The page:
Brussels – EU foreign ministers on Monday agreed to impose sanctions on Russian officials for the jailing of Kremlin critic Alexei Navalny and to target Myanmar’s military over its seizure of power, the bloc’s top envoy said.
Russia called the move “disappointing” and “unlawful,” while the United States welcomed the decision to take action against Moscow.
Diplomats said the Russia sanctions would target four senior officials deemed responsible for persecuting Navalny, using the EU’s new human rights regime adopted last year.
The diplomats did not name the targeted individuals but the limited move looks set to disappoint those calling for a tough response.
Navalny’s associates and European lawmakers had urged the ministers meeting in Brussels to go after oligarchs accused of funding President Vladimir Putin’s rule.
German Foreign Minister Heiko Maas said the sanctions were intended to send a “statement that we are not prepared to accept certain things.”
“But it is also necessary that we continue to have a dialogue with Russia,” he said.
EU foreign policy chief Josep Borrell did not confirm the number of people to be targeted.
He said he would officially put forward the names to be sanctioned and hoped the measures would be in place within a week.
“We have to sanction the people who are directly connected to his arrest, his sentencing, his persecution,” Borrell said.
Russia’s Foreign Ministry said in a statement that the decision, “under a far-fetched pretext to prepare new unlawful unilateral restrictions on Russian citizens, is disappointing.”
The new U.S. secretary of state, Antony Blinken, took part virtually in the EU meeting and “welcomed” the decision, said State Department spokesman Ned Price.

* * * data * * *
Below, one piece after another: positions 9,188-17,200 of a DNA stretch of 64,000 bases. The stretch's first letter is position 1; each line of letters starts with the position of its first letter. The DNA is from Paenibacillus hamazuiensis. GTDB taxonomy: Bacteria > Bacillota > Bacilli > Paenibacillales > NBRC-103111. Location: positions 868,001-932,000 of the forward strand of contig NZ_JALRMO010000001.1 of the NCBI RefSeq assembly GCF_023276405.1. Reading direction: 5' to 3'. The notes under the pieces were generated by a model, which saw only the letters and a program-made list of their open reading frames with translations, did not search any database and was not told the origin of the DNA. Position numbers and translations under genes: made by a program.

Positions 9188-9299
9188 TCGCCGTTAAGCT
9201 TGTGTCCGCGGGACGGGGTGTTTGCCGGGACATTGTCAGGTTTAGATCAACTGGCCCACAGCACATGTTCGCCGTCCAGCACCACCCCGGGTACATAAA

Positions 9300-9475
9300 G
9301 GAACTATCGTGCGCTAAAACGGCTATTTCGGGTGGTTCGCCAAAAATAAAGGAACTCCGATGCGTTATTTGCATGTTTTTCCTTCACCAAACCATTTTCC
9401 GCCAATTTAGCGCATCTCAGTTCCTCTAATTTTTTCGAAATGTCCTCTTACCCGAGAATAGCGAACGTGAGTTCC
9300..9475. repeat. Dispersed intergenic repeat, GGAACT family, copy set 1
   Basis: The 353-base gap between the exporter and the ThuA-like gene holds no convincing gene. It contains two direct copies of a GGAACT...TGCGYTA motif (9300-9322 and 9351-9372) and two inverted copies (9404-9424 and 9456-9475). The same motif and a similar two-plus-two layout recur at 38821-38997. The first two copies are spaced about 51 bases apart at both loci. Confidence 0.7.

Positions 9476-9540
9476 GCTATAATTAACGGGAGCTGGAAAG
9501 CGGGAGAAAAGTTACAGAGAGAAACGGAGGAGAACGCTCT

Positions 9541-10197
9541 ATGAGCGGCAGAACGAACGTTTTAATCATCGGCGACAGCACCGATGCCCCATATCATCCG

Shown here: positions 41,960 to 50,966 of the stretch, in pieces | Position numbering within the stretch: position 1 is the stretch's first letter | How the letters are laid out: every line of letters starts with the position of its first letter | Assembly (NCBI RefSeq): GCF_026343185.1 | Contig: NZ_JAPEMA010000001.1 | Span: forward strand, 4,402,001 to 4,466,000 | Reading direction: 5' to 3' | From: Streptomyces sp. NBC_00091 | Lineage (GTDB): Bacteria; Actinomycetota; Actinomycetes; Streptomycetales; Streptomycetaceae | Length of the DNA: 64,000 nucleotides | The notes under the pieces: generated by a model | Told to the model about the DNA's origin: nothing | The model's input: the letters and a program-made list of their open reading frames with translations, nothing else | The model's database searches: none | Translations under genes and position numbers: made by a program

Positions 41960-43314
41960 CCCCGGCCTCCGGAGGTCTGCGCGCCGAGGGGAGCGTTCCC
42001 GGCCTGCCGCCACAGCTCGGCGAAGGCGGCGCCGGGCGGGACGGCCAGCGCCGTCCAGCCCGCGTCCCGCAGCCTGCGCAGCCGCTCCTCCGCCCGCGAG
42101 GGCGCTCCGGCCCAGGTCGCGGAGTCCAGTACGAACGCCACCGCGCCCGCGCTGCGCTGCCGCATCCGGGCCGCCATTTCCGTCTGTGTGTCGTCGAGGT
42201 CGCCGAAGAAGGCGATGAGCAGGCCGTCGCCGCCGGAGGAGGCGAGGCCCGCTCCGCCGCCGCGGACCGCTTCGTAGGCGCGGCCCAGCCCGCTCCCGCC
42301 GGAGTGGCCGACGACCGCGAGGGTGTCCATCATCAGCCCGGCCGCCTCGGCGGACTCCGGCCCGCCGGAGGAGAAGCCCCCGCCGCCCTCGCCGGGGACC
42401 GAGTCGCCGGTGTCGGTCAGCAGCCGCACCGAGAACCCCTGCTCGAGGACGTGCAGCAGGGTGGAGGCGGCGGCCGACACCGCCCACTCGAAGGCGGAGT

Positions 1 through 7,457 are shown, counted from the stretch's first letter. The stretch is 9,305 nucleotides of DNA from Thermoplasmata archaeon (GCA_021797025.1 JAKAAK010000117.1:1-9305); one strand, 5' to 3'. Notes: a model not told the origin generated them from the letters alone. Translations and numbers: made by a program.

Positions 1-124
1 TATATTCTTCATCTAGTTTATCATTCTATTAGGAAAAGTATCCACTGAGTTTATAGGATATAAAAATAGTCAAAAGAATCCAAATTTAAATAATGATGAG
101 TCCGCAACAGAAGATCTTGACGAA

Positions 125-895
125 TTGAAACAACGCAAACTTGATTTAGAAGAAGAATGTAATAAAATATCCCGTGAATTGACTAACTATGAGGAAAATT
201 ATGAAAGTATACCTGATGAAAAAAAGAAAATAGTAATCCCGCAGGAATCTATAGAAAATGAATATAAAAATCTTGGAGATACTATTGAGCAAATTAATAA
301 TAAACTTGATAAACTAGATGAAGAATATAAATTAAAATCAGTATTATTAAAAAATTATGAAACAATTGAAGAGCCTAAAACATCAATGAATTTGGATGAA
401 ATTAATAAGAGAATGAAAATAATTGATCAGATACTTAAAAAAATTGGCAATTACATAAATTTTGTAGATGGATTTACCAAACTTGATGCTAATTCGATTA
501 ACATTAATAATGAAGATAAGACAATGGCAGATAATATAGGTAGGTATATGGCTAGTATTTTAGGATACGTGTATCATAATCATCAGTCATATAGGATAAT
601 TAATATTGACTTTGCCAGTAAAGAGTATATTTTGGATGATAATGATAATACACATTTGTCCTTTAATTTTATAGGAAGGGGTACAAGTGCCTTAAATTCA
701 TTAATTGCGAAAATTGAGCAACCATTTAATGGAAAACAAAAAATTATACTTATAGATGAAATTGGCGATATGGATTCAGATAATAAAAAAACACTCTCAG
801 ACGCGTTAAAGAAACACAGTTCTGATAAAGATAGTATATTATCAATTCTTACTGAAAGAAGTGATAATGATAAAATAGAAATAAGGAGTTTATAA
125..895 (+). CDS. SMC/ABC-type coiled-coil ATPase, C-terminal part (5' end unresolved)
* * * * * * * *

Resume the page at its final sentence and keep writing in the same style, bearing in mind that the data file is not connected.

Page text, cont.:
The mood toward Moscow hardened across the EU after Borrell was caught in a diplomatic ambush on a disastrous trip to Moscow this month, during which the Kremlin expelled three European diplomats.
The bloc has already hit Russia with waves of sanctions over the 2014 annexation of Crimea and Moscow’s role in the conflict in eastern Ukraine.
The EU in October put six officials on a blacklist over the August poisoning of Navalny with Novichok, a Soviet-era nerve agent.
Navalny, Putin’s most prominent domestic critic, was this month jailed for almost three years after returning to Russia following treatment in Germany for his poisoning.
His jailing sparked nationwide protests that saw baton-wielding security forces detain thousands of people.
Two of Navalny’s closest associates pressed for sanctions against Putin’s top circle at a meeting with eight EU foreign ministers in Brussels on Sunday.
“If it’s just 10 Kremlin officials who don’t travel abroad and don’t have assets abroad, then, indeed, it would not be painful,” Navalny’s key aide Leonid Volkov told journalists.
European ministers agreed to press on as well with sanctions against Myanmar’s military over its coup this month and to withhold some development aid.
“We took the political agreement to apply sanctions targeting the military responsible for the coup and their economic interests,” Borrell said.
“All direct financial support from our development system to the government reform programs is withheld.”
The military ousted and detained civilian leader Aung San Suu Kyi in a coup that has drawn international condemnation — and it has launched an increasingly bloody crackdown on demonstrators.
Borrell insisted the bloc would not curb trade ties with the southeast Asian nation as that could hit the general population.
European ministers also added 19 Venezuelan officials to a blacklist for “undermining democracy” and for human rights abuses after the EU rejected legislative elections in December as undemocratic.
The bloc discussed the ongoing repression in Belarus and said it would consider the need for a fourth round of sanctions against President Alexander Lukashenko’s government.
Ministers also eyed China’s crackdown on Hong Kong as the EU attempts to gauge whether it should beef up its response.
Borrell said Brussels would look to support Hong Kong’s civil society as a first step and would consider more measures if the situation deteriorated.
The tough talking on Russia, Venezuela and China came ahead of a first appearance by Blinken before the whole bloc.
Both sides are looking to put the tensions of Donald Trump’s tenure behind them as they seek to cooperate on a raft of issues.
Monday’s discussion looked at the approach to common adversaries like Russia and China, and efforts to bring the U.S. back into the hard-won 2015 Iran nuclear deal.
The EU is looking to broker a meeting between Washington, Tehran and other signatories — including Moscow — to salvage the accord after Trump quit it in 2018.
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